Show me the money: Bronx fire victims, community groups asking ‘what’s in the Mayor’s Fund?’

NYC Mayor Eric Adams and Bronx Borough President Vanessa Gibson saw a myriad of crises in their year in their respective roles.
Photo courtesy Michael Appleton/Mayoral Photography Office

For two months, displaced tenants of the Twin Parks North West apartment fire that killed 17, along with those assisting in local relief efforts, have been pleading for transparency on the current donation totals to, and distribution plans for, the Mayor’s Fund to Advance New York City that was supposed to aid those impacted.

The last amount raised through the Mayor’s Fund and made public by Mayor Eric Adams was $2.5 million back on Jan. 19. But with donations from celebrities’ like Bronxite rap superstar Cardi B and others who partnered with the fund, the figure is believed to be higher.

When the fund was first announced the day following the Jan. 9 fire, Adams said 100% of the proceeds would go to those impacted. To date, however, affected Twin Parks tenants of record have only received $2,250 from the fund, a figure that was announced on Jan. 14 by Adams, and since confirmed by the Bronx Times.

“How much is in the Mayor’s Fund? It’s the million-dollar question,” said Sheikh Moussa, the leader of the Islamic Cultural Center and one of the key community leaders that’s been on the ground working with families since the fire.

Despite numerous attempts by the Bronx Times — through FOIL requests and inquiries into how much was donated to and distributed from the Mayor’s Fund — the Adams administration has not provided any information. The mayor’s office did not provide comment before publication on Tuesday morning.

And while local community groups told the Times that residents did receive that one-time payment two months ago, it hasn’t been enough, they say, to secure long-term housing and consistent dietary accommodations for struggling tenants — both of which were promised by Adams and Bronx Borough President Vanessa Gibson’s administration.

“Families are upset wondering where the Mayor’s Fund money is,” said Ariadna Phillips, South Bronx Mutual Aid founder and organizer. “Many are trying to move or replace damaged items and only one distribution of $2250 happened to the tenant of record per unit. We are meeting with other community groups (on March 2) to make a meal plan, because this shouldn’t be happening.”

As the smoke settled from the towering Twin Parks North West high-rise days after the worst NYC fire in more than 30 years, Adams proclaimed that 100% of benefits to the Mayor’s Fund — under the Bronx Fire Relief Fund which received thousands of grassroots donations, as well as support from business and philanthropic community partners — would go to those affected by the January blaze that was caused by a malfunctioning space heater and faulty emergency doors, and exacerbated by a laundry list of unmet heat and water complaints from tenants.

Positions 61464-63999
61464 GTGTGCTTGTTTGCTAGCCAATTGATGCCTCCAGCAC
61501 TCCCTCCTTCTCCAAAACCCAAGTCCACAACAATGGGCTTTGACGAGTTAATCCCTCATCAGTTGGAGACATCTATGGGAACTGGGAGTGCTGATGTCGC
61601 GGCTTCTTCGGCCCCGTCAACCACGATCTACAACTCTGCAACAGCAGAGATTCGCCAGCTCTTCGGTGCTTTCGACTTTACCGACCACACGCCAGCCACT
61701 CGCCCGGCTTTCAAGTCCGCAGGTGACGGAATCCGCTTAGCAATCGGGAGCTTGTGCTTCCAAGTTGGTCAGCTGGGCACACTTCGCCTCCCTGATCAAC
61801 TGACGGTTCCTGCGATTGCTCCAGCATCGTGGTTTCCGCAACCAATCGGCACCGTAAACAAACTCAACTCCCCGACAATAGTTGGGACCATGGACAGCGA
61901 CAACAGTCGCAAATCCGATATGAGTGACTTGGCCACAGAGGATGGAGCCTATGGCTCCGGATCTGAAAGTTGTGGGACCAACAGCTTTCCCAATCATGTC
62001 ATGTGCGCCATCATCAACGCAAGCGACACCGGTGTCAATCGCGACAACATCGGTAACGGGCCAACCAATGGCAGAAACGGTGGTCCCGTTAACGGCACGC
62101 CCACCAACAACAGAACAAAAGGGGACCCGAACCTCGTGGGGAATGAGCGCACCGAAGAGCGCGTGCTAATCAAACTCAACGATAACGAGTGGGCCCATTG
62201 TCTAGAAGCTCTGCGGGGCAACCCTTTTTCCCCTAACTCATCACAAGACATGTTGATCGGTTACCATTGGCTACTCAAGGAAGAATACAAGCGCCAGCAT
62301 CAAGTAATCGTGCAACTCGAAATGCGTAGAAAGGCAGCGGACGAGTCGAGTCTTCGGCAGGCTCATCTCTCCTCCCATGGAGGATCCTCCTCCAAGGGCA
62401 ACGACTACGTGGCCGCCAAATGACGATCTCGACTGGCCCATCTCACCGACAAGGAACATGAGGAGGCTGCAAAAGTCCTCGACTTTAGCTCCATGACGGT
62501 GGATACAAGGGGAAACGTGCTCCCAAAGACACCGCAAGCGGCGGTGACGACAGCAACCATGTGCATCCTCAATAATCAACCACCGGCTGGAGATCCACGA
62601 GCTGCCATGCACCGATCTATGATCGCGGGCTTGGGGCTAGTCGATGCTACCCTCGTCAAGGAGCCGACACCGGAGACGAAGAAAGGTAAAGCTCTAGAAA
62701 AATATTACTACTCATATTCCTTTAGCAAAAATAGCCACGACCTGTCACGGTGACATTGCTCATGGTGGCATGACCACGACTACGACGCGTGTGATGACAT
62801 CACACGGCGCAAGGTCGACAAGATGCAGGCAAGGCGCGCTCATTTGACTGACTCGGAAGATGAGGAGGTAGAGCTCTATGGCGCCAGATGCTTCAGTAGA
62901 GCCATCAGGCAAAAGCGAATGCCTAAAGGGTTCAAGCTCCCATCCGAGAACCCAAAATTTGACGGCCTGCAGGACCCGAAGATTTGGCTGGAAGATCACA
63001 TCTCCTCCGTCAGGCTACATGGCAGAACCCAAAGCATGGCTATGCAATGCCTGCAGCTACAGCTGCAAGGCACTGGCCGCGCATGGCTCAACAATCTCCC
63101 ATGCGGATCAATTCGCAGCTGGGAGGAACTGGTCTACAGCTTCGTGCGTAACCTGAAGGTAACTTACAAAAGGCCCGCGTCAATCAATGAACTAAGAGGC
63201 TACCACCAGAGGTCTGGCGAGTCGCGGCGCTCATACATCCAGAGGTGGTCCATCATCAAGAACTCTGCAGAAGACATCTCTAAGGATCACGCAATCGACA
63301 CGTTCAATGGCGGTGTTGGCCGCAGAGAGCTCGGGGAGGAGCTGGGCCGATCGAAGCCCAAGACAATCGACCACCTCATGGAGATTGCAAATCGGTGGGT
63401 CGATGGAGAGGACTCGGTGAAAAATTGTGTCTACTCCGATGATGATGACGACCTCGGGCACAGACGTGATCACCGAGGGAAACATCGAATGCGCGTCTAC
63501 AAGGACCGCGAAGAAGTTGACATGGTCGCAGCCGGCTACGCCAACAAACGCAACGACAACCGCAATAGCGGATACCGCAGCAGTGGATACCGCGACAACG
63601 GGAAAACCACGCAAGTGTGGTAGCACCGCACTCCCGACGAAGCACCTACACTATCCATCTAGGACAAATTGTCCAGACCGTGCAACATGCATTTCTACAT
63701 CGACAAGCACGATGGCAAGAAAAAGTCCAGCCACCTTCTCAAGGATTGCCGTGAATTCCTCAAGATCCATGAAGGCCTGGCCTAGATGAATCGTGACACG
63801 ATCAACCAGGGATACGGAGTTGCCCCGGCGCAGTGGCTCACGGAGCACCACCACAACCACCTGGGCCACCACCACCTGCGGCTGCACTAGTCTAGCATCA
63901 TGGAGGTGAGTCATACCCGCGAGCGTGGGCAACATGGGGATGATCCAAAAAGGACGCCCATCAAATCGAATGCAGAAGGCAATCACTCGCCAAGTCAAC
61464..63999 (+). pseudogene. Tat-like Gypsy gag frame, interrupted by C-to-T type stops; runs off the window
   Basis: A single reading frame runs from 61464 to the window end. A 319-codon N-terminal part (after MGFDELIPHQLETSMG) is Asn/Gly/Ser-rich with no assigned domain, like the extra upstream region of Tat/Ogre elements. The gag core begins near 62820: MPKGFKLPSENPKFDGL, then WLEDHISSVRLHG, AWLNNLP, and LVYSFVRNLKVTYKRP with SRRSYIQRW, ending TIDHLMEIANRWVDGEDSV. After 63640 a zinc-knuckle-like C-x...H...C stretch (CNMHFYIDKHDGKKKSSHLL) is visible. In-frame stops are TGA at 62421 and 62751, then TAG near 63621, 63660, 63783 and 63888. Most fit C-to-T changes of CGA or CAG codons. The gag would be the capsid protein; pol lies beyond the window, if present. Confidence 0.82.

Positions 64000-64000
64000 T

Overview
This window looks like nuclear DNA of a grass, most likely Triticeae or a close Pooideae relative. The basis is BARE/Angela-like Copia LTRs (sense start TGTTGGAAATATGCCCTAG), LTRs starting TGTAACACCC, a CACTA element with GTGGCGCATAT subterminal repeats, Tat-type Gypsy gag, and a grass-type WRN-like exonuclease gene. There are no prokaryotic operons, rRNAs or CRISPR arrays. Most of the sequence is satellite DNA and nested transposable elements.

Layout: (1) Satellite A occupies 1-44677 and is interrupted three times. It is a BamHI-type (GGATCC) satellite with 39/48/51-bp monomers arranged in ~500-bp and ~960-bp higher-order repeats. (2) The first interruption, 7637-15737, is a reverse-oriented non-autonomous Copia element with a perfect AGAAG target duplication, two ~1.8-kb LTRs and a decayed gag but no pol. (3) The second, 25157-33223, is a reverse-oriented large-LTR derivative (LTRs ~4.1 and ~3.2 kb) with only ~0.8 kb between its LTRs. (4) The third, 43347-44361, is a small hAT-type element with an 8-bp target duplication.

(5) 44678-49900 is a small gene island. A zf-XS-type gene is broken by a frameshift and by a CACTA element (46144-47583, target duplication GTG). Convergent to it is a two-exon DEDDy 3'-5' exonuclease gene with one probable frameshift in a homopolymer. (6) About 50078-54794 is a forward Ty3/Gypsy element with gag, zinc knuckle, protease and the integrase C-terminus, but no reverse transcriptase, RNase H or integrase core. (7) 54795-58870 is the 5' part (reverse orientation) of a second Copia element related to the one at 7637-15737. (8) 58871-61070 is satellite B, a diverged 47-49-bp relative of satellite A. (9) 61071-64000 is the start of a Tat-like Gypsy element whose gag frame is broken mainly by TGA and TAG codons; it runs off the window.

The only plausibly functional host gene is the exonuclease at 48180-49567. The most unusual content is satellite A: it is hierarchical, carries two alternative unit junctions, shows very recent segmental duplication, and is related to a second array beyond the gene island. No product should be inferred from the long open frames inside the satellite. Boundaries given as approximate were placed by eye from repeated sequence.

As a result, property owners Bronx Park Phase III Preservation LLC, a consortium that includes Belveron Partners, the LIHC Investment Group and The Camber Property Group, are defendants in four lawsuits, including a $3 billion class action lawsuit.

‘This should’ve been prevented’: Displaced residents experience sorrow, anger in Bronx fire aftermath

According to the Adams administration, The Mayor’s Fund contributed $1,000 to each household impacted, Bank of America matched that donation plus an additional $50 to cover any ATM fees, and The Met Council donated $200 food cards, for a total of $265,500.

“The last figure I heard was $2.5 million,” said Dr. Bola Omotosho, chairman of Community Board 5, which encompasses the Fordham Heights section of the Bronx, the neighborhood where the fire took place. “It’s a good question because numerous times we’ve tried to cycle back (to the Mayor’s office) to find how much is there because tenants and people on the ground want answers.”

For two months, community leaders and local fundraisers have had to pick up the slack in keeping displaced tenants fed and housed, as the city’s initial recovery efforts began to stall out due to expiring contracts and shifting responsibilities with Mayor’s Fund partners. Additionally, tenants, who were supposed to be housed in “local” hotels have been scattered into hotels in Harlem and other areas of Manhattan.

Some tenants who have emergency housing vouchers told the Times they’re being given one location for permanent housing, others have not. Some say they’ve been forced to downsize and haven’t received much relief from the city since January.

“How is it possible that there is all of this money for victims, but they do not have proper support to re-stabilize them?” said Fatima Kané, a local organizer.

Contracts for eating and hotels, local leaders tell the Times, are on a “month-by-month basis,” as the World Central Kitchen and The Hoodspitality Group took over feeding tenants; the latter taking over until the Mayor’s Fund and new food servicing partner NYS Latino Restaurant, Bar & Lounge Association were ready to fulfill their new three meal-a-day contract which runs until April.

The Gambian Youth Organization, which raised $1 million to go directly back to affected tenants, was tasked with providing hungry residents with food last week.

Gibson, the borough president, said that her administration is continuing to ensure that tenants’ needs are being met, and that hotel accommodations have been extended until April 7, for additional time for families to transition to permanent housing.

-Sarah Belle Lin contributed to this report

Reach Robbie Sequeira at [email protected] or (718) 260-4599. For more coverage, follow us on Twitter, Facebook and Instagram @bronxtimes.